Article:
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We know that solstices are different. It’s colder around the winter solstice and warmer around the summer solstice. We also know that the days are shorter and the Sun is lower in the sky during the winter¹ and that in the summer the days are longer and the Sun is higher in the sky.

[¹In higher latitudes both north and south.]

Afternoon Sun at the Winter Solstice (2019 Reno, Nevada)

People with a high school education probably know that the seasons have to do with the tilt of the Earth’s axis and its orbit around the Sun. And every year, people living north of 30° north latitude or south of 30° south latitude also experience the differences between the summer and winter solstice.

But what does it look like?

Solstices From the Sun’s Perspective

Most of humanity has experienced the solstices from one perspective: standing on the Earth. Astronauts have been able to see Earth from a different perspective, but even they don’t have an immediate comparison of the summer and winter solstices because there is a six-month time lag between them.

Fortunately, we can use a globe and a flashlight to help us visualize the difference between the summer and winter solstice from the Sun’s perspective. Using San Francisco, California, USA as our focal point, we can see how the angle of the Sun’s radiation differs between June and December in the northern hemisphere.

Solstices Sunrise

I’ve used my son’s Kylo Ren figurine standing on the San Francisco Bay area to mark the place on the globe. It should be noted that at this scale, Kylo Ren would be twice the height of the orbit of the International Space Station (ISS).

In Images 1a and 1b, it may not be obvious what is different between the winter and summer solstices; however, in the winter, the Sun is directly over South America as the Sun rises in San Francisco. In the summer, the Sun has yet to reach the South American coast.

What is apparent is that at sunrise in San Francisco, the Sun’s angle is from the east in the summer, and in the winter, the Sun’s angle is from the southeast.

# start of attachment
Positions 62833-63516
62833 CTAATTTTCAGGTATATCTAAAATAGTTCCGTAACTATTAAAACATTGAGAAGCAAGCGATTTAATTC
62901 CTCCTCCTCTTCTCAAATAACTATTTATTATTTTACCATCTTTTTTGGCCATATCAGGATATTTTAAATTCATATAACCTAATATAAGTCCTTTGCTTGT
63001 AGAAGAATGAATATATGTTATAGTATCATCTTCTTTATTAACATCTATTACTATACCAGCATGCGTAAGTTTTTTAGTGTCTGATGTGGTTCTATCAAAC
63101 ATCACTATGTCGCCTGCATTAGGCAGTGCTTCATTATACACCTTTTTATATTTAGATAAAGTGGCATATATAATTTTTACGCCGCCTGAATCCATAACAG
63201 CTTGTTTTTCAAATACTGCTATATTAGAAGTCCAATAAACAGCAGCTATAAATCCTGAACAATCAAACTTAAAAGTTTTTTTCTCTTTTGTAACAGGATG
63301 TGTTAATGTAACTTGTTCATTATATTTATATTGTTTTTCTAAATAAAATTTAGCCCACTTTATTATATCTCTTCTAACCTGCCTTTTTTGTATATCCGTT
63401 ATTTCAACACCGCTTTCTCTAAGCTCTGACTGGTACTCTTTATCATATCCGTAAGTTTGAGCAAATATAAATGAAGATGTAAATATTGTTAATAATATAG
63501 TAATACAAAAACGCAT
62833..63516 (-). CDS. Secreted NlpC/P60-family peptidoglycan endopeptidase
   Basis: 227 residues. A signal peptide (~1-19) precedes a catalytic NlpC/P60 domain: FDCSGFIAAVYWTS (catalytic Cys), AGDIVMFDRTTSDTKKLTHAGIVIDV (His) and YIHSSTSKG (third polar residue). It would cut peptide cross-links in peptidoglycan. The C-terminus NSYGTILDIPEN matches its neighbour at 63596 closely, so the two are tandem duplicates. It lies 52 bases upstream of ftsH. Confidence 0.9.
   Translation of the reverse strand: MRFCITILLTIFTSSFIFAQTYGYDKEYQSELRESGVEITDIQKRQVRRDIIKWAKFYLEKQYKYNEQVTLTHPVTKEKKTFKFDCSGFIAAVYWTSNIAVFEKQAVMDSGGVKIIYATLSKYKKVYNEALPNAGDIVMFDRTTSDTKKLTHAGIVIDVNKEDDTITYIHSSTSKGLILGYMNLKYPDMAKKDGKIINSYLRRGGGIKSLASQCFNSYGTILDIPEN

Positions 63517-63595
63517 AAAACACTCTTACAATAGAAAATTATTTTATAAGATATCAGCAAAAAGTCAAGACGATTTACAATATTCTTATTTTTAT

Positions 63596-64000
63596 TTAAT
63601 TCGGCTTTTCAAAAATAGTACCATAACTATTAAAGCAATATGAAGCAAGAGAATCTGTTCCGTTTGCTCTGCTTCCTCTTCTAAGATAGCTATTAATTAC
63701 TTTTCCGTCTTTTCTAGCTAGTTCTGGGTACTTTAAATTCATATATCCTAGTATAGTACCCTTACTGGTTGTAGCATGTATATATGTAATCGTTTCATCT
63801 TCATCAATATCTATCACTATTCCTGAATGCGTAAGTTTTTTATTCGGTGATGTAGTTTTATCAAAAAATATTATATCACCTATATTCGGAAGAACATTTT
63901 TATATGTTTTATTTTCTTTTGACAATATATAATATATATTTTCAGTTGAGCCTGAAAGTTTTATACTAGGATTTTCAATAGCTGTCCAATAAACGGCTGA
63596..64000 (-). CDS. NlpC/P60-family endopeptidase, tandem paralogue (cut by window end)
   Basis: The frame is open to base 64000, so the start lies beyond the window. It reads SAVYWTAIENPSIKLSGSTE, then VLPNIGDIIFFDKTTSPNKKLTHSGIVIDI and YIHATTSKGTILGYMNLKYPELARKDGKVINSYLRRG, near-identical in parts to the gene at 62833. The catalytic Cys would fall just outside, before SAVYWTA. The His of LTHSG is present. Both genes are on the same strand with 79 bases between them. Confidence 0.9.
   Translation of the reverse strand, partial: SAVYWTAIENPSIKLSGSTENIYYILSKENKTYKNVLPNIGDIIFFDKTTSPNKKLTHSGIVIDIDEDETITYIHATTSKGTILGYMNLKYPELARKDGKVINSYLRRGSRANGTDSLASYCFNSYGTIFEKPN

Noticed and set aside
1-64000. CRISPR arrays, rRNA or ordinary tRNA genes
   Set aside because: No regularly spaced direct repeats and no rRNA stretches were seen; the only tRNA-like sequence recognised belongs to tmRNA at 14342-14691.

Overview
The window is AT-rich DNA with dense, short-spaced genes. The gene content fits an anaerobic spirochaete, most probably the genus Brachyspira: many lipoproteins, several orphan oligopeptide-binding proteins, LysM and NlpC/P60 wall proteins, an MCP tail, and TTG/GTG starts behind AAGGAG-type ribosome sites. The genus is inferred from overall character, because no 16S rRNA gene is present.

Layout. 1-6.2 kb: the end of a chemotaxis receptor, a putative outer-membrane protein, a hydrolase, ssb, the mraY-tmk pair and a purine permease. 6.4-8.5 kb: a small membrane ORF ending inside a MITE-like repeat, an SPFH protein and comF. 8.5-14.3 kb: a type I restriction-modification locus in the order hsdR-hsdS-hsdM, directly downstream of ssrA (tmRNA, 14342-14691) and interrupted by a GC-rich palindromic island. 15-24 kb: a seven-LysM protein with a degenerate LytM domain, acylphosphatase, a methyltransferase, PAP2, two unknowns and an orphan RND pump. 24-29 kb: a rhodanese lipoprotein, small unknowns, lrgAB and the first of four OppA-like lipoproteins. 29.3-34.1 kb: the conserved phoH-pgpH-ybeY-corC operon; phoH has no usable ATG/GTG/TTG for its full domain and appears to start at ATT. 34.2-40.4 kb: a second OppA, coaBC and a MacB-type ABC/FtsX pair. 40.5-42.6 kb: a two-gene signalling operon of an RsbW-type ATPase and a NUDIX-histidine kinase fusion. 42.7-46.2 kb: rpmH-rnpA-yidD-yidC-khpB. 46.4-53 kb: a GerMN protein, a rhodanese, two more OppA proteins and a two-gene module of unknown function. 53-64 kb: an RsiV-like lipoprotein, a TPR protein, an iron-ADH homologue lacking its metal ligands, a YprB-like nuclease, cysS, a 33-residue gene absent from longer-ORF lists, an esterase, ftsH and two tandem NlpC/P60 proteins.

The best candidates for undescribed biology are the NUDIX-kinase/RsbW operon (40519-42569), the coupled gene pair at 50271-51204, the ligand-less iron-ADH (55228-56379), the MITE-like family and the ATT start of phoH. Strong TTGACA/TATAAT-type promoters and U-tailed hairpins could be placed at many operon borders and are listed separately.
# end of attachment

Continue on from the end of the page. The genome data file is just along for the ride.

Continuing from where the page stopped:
Image 1a –                       Winter Solstice Sunrise

Image 1b –                   Summer Solstice Sunrise









[NOTE:  A flashlight does not accurately demonstrate the Sun’s light on the Earth. The light of the Sun reaches farther around the curvature of the Earth. Also, the camera is slightly to the right of the light source in these images.]

High Noon

At the point when the Sun is highest in the sky, the difference in solstices is more apparent. In the summer, the Sun is nearly directly overhead but in the winter the Sun is low in the southern sky for North America. [SEE: Images 2a & 2b]

During the winter, people in the United States may find that the Sun is directly in their eyes when facing south. We tend to connect the wearing of sunglasses in the summer, but for people driving in a southerly direction during the winter, the glaring Sun may necessitate sunglasses.

Image 2a –                          Winter Solstice Noon PST

Image 2b –                     Summer Solstice 1 pm PDT









Arc In Daylight

The visual that may be best at showing the difference in the solstices is the arc of daylight experienced by a person in winter and summer. The path a person follows in San Francisco during the winter is less than two-thirds the length of the path during summer.

Most of North America crosses the fringe of the solar exposure in the winter while the summer offers a day that is two to three hours longer than on the equator. All this may seem obvious but the differences in the solstices is something that is easier to see modeled than experienced as a passenger on Earth.

Image 3a-b                                                                                        Solstices Arc of Daylight for San Francisco, California